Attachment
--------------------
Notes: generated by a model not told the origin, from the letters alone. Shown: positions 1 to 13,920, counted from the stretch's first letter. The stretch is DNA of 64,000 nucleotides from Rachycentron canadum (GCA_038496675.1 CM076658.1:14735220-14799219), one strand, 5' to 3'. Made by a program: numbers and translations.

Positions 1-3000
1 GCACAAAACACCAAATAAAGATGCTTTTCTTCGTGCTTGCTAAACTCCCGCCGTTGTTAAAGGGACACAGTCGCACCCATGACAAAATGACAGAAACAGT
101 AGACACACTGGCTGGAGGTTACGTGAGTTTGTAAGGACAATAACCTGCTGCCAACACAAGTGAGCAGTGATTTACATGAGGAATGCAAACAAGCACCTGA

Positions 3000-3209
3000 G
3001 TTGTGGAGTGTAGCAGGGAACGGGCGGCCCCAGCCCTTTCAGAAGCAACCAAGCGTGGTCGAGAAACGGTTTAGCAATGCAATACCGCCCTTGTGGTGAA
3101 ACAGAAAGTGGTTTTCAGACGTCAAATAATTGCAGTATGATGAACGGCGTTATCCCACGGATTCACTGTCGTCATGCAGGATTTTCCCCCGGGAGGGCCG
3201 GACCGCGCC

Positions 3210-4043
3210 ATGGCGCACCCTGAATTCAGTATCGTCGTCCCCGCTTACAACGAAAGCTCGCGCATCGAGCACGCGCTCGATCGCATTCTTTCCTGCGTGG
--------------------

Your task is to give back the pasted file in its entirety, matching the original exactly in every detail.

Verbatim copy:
Notes: generated by a model not told the origin, from the letters alone. Shown: positions 1 to 13,920, counted from the stretch's first letter. The stretch is DNA of 64,000 nucleotides from Rachycentron canadum (GCA_038496675.1 CM076658.1:14735220-14799219), one strand, 5' to 3'. Made by a program: numbers and translations.

Positions 1-3000
1 GCACAAAACACCAAATAAAGATGCTTTTCTTCGTGCTTGCTAAACTCCCGCCGTTGTTAAAGGGACACAGTCGCACCCATGACAAAATGACAGAAACAGT
101 AGACACACTGGCTGGAGGTTACGTGAGTTTGTAAGGACAATAACCTGCTGCCAACACAAGTGAGCAGTGATTTACATGAGGAATGCAAACAAGCACCTGA

Positions 3000-3209
3000 G
3001 TTGTGGAGTGTAGCAGGGAACGGGCGGCCCCAGCCCTTTCAGAAGCAACCAAGCGTGGTCGAGAAACGGTTTAGCAATGCAATACCGCCCTTGTGGTGAA
3101 ACAGAAAGTGGTTTTCAGACGTCAAATAATTGCAGTATGATGAACGGCGTTATCCCACGGATTCACTGTCGTCATGCAGGATTTTCCCCCGGGAGGGCCG
3201 GACCGCGCC

Positions 3210-4043
3210 ATGGCGCACCCTGAATTCAGTATCGTCGTCCCCGCTTACAACGAAAGCTCGCGCATCGAGCACGCGCTCGATCGCATTCTTTCCTGCGTGG